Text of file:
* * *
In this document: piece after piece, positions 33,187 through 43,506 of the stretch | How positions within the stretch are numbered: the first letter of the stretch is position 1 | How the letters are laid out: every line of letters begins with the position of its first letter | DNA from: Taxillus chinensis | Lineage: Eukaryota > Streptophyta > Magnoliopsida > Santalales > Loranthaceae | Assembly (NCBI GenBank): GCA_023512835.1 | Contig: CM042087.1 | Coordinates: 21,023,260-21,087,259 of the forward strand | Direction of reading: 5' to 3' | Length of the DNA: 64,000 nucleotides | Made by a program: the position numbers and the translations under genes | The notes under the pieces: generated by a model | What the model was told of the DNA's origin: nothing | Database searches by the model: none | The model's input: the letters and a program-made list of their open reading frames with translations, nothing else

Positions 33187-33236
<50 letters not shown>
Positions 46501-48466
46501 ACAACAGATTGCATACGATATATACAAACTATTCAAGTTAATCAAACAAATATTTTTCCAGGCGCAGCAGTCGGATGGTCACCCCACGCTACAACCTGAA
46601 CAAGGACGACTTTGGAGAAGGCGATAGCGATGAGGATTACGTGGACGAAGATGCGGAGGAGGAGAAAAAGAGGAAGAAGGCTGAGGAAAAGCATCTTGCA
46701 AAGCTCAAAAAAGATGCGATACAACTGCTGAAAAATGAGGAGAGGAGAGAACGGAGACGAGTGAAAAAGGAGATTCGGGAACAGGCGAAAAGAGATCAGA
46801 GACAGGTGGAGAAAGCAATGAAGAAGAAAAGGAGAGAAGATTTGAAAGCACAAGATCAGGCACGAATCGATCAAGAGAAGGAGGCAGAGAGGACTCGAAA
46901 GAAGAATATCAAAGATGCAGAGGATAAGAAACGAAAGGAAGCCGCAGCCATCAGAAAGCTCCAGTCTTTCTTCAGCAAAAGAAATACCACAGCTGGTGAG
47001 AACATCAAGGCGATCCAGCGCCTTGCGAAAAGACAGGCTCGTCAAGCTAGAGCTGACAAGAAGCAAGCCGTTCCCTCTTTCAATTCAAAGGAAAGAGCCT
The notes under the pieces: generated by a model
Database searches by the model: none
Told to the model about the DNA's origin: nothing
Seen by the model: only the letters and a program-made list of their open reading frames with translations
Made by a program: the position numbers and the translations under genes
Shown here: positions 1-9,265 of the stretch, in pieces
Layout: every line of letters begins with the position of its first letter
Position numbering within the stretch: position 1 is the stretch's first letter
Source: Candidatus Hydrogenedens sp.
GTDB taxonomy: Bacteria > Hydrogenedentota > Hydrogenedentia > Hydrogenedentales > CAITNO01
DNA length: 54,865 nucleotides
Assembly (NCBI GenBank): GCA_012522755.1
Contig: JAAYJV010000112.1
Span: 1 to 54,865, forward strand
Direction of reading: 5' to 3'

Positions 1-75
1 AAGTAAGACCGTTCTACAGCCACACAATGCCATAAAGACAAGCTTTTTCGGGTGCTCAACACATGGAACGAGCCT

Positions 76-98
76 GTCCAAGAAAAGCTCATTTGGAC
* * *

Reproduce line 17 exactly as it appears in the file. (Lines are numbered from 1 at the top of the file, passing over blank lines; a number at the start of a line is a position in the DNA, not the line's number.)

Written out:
Layout: every line of letters begins with the position of its first letter